In yet another testament to the reach of the Web, Arizona Democrats became the first Americans to vote over the Internet in a legally binding public election. Traditional balloting in the state's Democratic primary was held on March 11, but online voters could exercise their franchise with either a home or office computer between March 7 and March 10. The historic e-lection resulted from collaboration between the Arizona Democratic Party and Election.com, a Garden City, N.Y.-based company specializing in election services. “In the not too distant future,” said Bill Taylor, an Election.com vice-president, “it will be commonplace to do online voting.”
To start the process, Election.com mailed all registered Arizona Democrats a personal identification number. Those who wanted to vote electronically then logged on to either the Election.com site, or the party’s Web page, and entered their PIN. Voters were also asked personal questions, such as their date of birth for added security, before selecting their preferred presidential candidate. More than 26,000 e-ballots were cast in the first three days, double the traditional votes cast in 1996.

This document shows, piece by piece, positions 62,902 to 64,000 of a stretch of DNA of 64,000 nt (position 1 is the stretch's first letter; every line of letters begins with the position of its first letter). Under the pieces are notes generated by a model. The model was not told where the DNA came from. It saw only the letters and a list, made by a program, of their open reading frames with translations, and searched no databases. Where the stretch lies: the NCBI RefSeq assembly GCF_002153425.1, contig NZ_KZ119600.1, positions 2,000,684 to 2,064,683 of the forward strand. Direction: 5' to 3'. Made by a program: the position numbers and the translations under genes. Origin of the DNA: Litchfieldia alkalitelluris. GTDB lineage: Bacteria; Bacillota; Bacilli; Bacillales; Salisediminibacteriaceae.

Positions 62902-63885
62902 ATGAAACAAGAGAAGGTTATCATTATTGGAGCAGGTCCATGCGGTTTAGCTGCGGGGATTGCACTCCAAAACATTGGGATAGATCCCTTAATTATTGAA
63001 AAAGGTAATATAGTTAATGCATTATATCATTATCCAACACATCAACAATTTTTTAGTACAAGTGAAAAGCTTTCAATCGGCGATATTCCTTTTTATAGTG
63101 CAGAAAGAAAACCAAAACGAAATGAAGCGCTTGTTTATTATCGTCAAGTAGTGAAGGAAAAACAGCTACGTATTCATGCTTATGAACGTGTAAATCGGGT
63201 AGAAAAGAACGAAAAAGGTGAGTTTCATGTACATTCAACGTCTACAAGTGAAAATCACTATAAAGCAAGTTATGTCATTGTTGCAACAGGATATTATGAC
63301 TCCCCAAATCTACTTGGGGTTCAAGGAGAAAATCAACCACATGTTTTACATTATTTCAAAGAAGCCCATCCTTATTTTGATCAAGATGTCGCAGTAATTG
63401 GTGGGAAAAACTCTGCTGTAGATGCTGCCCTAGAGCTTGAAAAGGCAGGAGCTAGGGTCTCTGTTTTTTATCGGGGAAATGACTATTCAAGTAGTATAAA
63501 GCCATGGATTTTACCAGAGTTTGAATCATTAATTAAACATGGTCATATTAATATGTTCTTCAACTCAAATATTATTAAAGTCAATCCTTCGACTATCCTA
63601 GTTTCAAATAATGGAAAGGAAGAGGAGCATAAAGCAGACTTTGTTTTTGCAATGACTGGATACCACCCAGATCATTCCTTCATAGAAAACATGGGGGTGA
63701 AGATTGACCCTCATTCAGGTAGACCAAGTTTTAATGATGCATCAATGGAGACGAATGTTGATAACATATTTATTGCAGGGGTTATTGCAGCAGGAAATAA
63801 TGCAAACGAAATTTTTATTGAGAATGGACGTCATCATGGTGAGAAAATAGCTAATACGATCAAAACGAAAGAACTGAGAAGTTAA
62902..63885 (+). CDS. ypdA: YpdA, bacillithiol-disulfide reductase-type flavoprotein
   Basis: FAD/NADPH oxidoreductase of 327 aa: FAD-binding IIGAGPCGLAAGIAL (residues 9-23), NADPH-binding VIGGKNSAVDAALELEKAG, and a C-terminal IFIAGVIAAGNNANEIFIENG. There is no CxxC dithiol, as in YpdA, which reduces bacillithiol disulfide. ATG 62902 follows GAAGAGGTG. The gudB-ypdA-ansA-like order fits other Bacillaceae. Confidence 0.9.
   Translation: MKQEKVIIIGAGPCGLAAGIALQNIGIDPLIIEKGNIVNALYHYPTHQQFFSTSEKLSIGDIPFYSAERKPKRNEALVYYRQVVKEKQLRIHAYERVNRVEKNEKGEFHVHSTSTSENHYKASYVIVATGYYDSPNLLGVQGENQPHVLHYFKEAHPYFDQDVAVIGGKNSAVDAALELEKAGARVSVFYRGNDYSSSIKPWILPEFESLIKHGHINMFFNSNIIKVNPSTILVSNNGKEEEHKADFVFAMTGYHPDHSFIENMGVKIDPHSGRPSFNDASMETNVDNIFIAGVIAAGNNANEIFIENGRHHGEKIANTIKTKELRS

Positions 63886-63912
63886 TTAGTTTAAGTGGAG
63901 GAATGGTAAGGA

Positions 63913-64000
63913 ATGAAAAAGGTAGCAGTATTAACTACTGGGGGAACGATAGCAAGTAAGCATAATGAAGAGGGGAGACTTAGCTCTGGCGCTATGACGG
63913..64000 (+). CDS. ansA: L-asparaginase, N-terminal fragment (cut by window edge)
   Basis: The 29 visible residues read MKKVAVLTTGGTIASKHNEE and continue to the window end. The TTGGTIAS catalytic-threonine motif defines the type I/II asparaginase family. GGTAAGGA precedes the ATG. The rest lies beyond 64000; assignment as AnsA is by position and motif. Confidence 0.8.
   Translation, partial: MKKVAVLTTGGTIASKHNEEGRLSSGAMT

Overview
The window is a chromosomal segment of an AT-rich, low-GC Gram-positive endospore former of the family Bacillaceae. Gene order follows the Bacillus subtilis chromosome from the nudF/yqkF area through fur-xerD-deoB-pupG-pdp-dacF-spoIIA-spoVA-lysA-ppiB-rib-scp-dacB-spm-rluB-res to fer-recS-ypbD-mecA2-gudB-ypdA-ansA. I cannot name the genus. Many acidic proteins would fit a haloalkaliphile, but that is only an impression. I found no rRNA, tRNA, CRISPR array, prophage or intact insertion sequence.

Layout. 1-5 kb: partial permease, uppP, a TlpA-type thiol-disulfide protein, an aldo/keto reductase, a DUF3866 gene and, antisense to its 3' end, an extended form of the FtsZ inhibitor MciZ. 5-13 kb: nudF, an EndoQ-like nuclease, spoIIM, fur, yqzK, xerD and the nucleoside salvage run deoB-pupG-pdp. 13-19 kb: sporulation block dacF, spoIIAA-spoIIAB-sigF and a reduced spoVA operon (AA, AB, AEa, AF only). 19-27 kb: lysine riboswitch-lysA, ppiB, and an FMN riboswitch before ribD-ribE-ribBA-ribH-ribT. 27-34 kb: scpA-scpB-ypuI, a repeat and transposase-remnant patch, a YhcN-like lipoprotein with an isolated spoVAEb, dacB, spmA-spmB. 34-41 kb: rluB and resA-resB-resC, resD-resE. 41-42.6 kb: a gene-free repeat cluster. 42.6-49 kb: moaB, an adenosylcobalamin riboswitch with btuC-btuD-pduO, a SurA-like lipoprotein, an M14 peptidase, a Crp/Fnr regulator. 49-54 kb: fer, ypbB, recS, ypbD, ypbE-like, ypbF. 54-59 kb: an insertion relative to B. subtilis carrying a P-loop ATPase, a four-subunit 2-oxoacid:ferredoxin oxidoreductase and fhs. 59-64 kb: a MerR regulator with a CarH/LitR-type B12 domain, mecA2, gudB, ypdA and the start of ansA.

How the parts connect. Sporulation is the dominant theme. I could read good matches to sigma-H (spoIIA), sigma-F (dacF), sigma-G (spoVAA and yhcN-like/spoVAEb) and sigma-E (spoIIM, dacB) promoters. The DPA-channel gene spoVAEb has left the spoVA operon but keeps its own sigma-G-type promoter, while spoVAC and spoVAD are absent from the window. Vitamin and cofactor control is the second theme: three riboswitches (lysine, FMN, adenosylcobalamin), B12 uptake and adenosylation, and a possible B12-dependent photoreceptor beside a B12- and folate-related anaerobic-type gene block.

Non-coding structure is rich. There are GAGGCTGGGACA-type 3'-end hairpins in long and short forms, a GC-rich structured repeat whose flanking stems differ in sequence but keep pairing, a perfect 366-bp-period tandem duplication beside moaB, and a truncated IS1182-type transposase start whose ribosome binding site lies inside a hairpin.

The process was not without contro-
versy. A Virginia-based group called the Voting Integrity Project tried to block the electronic balloting, on grounds that it discriminates against minorities and the poor who typically have less access to computers, but a judge rebuffed the challenge. Many of those who did vote online praised the convenience. Dennis Jensen, a resident of Sun City, even opened his home to his neighbours so they could use his computer.
In Canada, the House of Commons passed a bill on Feb. 28 that will give the chief electoral officer the right to test online voting. An Elections Canada spokesman said such a test would likely first be conducted in a byelection. The bill is now before the Senate. As yet, there are no plans for Canada’s first binding e-vote.
The chip war
In the world of personal computing, the one-gigahertz chip has long been seen as the holy grail. Last week, Advanced Micro Devices Inc. of Sunnyvale, Calif., the world’s No. 2 chip maker, briefly held bragging rights to getting there first. It unveiled a computer chip capable of processing one billion bits of information per second. The revelry over the Athlon, however, was short-lived. The next day, AMD’s rival, market leader Intel Corp. of Santa Clara, Calif., rolled out its own onegig chip, a Pentium III processor, which it said would be cheaper than AMD’s. Experts say most Net-surfing, word-processing consumers won’t need the chips—yet, anyway—since they are best suited to high-powered graphics programs.
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